Nothing comes easy for Todd Martin.
Nothing comes easy for Todd Martin.
Two sets down one night, two sets up another, Martin lurched into the U.S. Open semifinals Thursday night with a ragged 6-4, 6-4, 3-6, 7-5 victory over Thomas Johansson.
There was no victory lap this time, no high-fives with fans, no reason to feel wonderful about a match that he almost let slip away.
Martin, the runner-up last year, looked nearly as exhausted after this triumph as he did after a five-set win two nights earlier over Carlos Moya. Now he has to wonder if he will have anything left in the semis against young Marat Safin.
"I'd like to walk off the court without holes in me," he said, referring to Safin's huge serves.
Martin worried that he might not have any energy against Johansson after playing 4 hours, 17 minutes against Moya until 1:22 a.m. Tuesday night. Fortunately for Martin, this match lasted only 2:32, and ended at 10:23 p.m.
"I was afraid I wasn't going to be able to get going in the first place," Martin said. "The energy from the crowd really helped. I made a couple of good plays at crucial times in the fourth and that raised my energy.
"My legs didn't feel good, and they don't feel great right now. I understood that I didn't need to play great tonight. I didn't need to hit the ball great. I didn't need to do everything perfectly. I just needed to do something at the right time better than Thomas could."
Down a break at 2-4 in the fourth set, Martin steadied himself and let Johansson spray errors to give up the lead. Martin broke back to 4-4, then broke again in the final game to close it out. It wasn't pretty, but it was good enough to satisfy Martin.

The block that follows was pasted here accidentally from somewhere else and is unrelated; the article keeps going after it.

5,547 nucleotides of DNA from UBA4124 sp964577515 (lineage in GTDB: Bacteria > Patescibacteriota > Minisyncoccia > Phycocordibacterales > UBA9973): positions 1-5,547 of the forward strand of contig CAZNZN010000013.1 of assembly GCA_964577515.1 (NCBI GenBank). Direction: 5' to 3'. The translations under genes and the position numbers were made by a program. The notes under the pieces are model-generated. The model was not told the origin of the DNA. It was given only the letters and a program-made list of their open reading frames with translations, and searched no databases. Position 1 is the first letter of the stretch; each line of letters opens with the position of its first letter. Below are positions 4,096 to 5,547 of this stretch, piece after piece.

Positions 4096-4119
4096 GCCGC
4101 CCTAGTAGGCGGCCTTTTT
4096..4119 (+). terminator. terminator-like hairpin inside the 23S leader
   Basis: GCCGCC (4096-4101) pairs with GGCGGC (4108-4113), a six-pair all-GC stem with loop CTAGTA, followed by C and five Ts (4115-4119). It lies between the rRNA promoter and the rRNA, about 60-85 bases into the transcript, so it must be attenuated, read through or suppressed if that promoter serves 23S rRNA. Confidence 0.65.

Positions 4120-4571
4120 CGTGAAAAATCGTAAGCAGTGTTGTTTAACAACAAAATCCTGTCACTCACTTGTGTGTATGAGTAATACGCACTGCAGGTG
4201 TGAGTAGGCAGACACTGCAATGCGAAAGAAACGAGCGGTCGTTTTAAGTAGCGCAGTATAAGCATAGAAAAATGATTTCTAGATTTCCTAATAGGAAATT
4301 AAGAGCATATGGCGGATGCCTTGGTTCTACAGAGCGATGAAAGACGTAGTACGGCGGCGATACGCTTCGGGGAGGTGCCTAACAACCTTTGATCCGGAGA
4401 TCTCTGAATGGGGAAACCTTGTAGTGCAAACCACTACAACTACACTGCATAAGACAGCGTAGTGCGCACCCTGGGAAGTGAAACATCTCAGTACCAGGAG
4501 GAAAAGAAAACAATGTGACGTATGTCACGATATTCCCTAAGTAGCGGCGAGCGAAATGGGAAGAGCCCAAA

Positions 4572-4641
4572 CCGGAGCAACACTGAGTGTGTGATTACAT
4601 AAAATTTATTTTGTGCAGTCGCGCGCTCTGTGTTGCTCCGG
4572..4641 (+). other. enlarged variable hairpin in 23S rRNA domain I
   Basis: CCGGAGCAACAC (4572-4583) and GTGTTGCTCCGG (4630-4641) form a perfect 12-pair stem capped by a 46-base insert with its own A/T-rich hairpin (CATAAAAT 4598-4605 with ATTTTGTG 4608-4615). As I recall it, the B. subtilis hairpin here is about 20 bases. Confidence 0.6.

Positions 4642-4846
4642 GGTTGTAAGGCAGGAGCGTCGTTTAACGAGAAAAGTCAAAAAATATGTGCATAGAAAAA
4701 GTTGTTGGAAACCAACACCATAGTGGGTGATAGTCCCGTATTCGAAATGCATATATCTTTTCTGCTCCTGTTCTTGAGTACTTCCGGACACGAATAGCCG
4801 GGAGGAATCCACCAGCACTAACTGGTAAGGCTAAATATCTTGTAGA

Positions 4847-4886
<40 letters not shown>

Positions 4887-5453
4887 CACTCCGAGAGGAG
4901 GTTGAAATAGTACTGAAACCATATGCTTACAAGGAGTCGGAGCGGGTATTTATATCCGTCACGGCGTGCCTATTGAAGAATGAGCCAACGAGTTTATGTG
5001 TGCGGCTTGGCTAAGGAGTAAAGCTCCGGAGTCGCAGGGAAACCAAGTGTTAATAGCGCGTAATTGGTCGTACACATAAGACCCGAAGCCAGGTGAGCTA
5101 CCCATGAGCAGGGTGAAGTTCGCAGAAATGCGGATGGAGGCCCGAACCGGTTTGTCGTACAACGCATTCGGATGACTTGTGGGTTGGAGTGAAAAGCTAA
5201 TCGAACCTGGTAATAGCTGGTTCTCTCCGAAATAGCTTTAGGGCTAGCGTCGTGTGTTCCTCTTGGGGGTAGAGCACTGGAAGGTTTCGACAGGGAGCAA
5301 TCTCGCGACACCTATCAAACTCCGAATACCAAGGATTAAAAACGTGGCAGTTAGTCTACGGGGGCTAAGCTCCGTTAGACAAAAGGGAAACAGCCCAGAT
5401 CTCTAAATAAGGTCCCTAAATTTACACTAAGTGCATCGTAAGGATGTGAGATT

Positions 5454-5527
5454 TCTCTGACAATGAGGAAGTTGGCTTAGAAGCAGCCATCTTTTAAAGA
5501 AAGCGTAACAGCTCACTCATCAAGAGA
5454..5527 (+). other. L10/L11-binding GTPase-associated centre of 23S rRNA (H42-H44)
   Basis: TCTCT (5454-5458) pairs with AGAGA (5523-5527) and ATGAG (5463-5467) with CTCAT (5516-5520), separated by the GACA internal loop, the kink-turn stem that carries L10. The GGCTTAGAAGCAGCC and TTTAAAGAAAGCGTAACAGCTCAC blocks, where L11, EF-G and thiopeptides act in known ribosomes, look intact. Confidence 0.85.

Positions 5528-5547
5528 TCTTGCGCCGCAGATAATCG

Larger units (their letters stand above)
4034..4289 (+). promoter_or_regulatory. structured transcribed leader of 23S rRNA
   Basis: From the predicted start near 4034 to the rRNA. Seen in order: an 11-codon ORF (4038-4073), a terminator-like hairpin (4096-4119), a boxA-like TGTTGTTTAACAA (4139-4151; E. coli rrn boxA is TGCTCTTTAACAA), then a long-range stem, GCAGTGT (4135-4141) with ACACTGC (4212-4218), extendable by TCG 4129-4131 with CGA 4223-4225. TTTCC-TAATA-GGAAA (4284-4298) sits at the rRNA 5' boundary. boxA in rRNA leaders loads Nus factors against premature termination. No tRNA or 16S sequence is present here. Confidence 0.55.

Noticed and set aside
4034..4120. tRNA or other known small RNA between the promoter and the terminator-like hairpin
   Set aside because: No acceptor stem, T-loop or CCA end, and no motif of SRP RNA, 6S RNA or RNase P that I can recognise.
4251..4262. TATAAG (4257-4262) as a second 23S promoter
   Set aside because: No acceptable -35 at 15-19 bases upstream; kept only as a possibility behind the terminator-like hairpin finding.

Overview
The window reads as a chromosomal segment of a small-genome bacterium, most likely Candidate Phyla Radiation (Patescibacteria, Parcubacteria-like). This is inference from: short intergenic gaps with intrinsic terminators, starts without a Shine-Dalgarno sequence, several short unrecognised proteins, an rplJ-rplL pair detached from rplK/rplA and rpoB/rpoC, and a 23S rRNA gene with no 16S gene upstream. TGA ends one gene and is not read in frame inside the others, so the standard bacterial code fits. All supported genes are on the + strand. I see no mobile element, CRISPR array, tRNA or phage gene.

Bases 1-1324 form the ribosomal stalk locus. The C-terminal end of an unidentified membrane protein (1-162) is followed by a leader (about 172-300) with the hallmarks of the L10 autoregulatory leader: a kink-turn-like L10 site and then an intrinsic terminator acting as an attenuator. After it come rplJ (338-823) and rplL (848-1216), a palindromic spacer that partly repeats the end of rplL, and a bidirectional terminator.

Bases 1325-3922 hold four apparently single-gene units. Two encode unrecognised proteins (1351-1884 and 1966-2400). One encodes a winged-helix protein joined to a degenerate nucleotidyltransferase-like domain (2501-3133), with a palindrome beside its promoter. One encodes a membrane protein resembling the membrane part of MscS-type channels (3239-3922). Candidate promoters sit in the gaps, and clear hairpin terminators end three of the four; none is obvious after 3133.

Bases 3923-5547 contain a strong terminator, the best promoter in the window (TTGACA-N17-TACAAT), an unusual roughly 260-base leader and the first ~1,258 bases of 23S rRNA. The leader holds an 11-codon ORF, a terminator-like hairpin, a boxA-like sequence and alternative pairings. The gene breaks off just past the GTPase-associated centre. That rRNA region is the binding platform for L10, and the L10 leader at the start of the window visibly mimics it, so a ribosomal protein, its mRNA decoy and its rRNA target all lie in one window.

"I think the uglier the tennis, typically the better tennis player wins," Martin said.
Like the gangly young Pete Sampras who won his first U.S. Open with raw power a decade ago, Safin is a player everyone in tennis has seen coming and has been waiting to see mature into a champion.
That moment might be coming soon.
Safin showed off his many-splendored talents - 135 mph (217 kph) serves, crushing groundstrokes, a wall-climbing retrieval of an overhead - during the afternoon to reach the semis in a performance reminiscent of Sampras at 19.
Infamous already for breaking more rackets than anyone else, the 20-year-old Russian kept his temper in check and his errors down as he beat Germany's Nicolas Kiefer 7-5, 4-6, 7-6 (5), 6-3.
In advancing to a Grand Slam semifinal for the first time, the No. 6 Safin gave the open crowd a glimpse of what all the excitement has been about among those who have watched him over the past few years.
No one else among the new generation of players seeking to take over from the likes of Sampras and Andre Agassi and Patrick Rafter possesses the combination of serving and groundstroke power, coupled with size and athleticism that the 6-foot-4 Safin has.
Those were all on display against the 14th-seeded Kiefer, especially in key moments when the momentum the match shifted.
Down 3-2 in the third-set tiebreaker, Safin drilled a pair of 130 mph service winners, then picked up the decisive minibreak with a two-fisted backhand that Kiefer netted.
In the fourth set, Safin refused to yield to his frustration at missed opportunities on several break points and finally broke Kiefer to 4-2 after five deuces.
Then came the most spectacular shot of the match. Eager to break back, Kiefer hammered an overhead that bounced off the court and was headed to the USTA president's box. Safin leaped and nearly scaled the back wall to catch up to the ball, lobbed it back, and watched in relief as Kiefer's next overhead landed in the net.
"I was just trying to fight," Safin said. "I was going for everything. At least he knows that I'm going to fight until the end. Otherwise, he can get his confidence back, and somehow he can make a break. I don't want to play five sets, so I was running everywhere. I was lucky that I catch that ball."
The crowd gave Safin a long ovation and he went on to close out the match, dropping only one more point on serve the rest of the way.
Safin hasn't always fought for every ball. He was fined dlrs 2,000 for tanking the last set in a three-set loss to Grant Stafford in the first round of the Australian Open in January.
Safin's talent was never a question, but his ability to handle his emotions was. He busted 48 rackets last year and thinks he's up to 35 or 36 this year. His fines, he said, have totaled nearly dlrs 10,000. But he's been on good behavior so far at the Open, breaking only one in the first round.
"I'm a new man," he said with a wry smile.